In 2015, Tsurenko reached the quarterfinals of the BNP Paribas Open, again as a qualifier, defeating Annika Beck, Andrea Petkovic, Alizé Cornet and Eugenie Bouchard before retiring against Jelena Janković in the quarterfinals due to an ankle injury she suffered in defeating Bouchard. After again reaching the second round of Wimbledon and losing to Irina-Camelia Begu, Tsurenko won her first WTA singles title in Istanbul, defeating Urszula Radwańska in final. As a result, she reached a career-high ranking of world No. 47. Her good form continued into the summer as she qualified for the Rogers Cup in Toronto by beating Nicole Gibbs and Lara Arruabarrena. She then defeated Yanina Wickmayer, Wimbledon finalist Garbiñe Muguruza and Carina Witthöft, before succumbing to Sara Errani in the quarterfinals.

Her good form continued at the Connecticut Open. As a lucky loser, replacing Simona Halep, she defeated 5th seed Karolína Plíšková in straight sets in the quarterfinals. In the semifinals, she eventually lost to French Open finalist Lucie Šafářová. Tsurenko found revenge one week later at the US Open, defeating the Czech 6th seed Lucie Šafářová in the first round. However, she lost to Varvara Lepchenko in round two.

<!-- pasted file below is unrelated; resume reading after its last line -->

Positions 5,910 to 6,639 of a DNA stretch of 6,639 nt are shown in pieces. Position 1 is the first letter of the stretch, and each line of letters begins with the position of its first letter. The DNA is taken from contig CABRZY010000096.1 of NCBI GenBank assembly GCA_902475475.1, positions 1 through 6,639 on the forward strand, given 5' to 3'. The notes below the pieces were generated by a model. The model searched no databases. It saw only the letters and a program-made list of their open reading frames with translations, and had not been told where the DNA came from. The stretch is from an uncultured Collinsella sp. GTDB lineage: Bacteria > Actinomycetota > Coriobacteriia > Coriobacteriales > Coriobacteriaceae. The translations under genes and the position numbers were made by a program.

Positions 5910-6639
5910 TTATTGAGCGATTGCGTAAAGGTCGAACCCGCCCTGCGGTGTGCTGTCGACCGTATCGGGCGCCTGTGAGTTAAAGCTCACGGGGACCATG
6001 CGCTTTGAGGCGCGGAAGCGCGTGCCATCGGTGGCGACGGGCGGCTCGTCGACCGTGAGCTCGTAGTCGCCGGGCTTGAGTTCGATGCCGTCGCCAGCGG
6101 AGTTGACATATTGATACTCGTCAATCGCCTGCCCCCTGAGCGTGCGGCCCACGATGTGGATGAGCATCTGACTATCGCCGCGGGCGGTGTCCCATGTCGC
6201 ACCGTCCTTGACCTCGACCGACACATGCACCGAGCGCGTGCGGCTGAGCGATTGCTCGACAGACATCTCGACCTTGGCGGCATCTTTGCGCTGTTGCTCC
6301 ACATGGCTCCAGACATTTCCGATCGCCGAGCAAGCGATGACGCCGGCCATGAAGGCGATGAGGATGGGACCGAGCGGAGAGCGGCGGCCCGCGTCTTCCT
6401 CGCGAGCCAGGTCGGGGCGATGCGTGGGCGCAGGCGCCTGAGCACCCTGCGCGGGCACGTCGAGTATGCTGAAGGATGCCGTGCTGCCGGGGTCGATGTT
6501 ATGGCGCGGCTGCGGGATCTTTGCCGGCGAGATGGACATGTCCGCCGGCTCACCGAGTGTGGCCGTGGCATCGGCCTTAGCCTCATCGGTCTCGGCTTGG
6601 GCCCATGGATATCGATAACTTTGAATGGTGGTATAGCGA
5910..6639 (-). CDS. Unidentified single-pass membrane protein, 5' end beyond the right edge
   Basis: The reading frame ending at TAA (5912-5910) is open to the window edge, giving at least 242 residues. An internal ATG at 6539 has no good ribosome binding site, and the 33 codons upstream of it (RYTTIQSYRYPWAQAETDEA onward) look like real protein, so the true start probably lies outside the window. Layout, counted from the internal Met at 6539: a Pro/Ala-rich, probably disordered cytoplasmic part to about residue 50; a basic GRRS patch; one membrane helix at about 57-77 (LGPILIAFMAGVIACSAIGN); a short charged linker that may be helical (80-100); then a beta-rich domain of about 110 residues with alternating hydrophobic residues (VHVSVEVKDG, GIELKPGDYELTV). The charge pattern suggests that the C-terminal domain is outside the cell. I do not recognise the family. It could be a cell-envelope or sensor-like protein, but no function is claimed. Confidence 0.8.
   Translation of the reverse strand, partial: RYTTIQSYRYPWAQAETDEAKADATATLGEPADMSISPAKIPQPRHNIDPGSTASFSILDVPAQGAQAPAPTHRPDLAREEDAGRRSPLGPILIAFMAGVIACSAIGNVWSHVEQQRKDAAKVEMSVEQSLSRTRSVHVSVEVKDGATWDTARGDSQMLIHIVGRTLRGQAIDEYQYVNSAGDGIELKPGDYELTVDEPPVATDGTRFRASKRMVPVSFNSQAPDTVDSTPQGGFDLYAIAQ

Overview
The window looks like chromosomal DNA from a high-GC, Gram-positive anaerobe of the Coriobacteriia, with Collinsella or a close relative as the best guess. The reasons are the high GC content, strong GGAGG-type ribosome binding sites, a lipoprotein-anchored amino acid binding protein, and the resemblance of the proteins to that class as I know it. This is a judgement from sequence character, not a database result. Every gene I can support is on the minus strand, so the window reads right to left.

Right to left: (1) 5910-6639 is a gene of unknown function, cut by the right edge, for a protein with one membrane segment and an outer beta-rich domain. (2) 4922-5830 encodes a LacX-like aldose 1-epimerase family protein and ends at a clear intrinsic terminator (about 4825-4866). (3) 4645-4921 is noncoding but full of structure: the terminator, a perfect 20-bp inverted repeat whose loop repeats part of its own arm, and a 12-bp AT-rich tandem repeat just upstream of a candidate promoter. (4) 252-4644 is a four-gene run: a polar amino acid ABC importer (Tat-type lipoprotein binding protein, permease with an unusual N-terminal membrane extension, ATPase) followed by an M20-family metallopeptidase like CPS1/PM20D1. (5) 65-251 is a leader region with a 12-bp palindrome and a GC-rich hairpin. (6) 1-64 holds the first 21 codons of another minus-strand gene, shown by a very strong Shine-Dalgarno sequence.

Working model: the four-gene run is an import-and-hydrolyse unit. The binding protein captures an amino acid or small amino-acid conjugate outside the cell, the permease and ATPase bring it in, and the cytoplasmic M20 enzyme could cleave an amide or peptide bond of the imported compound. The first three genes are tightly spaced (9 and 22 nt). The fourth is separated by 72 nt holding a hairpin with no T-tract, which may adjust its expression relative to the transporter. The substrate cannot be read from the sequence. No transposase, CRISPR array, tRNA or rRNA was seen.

2016: First Grand Slam 4th round appearance and second WTA title

After struggle in first half of year in 2016,Tsurenko made her first grand slam 4th round at the US Open after beating Irina-Camelia Begu and Dominika Cibulková en route before losing to defending finalist Roberta Vinci. Two weeks later, Tsurenko won her WTA second singles title in Guangzhou, defeating Jelena Janković in final.

Tsurenko at the 2018 French Open

2017: Third WTA title and top-30 debut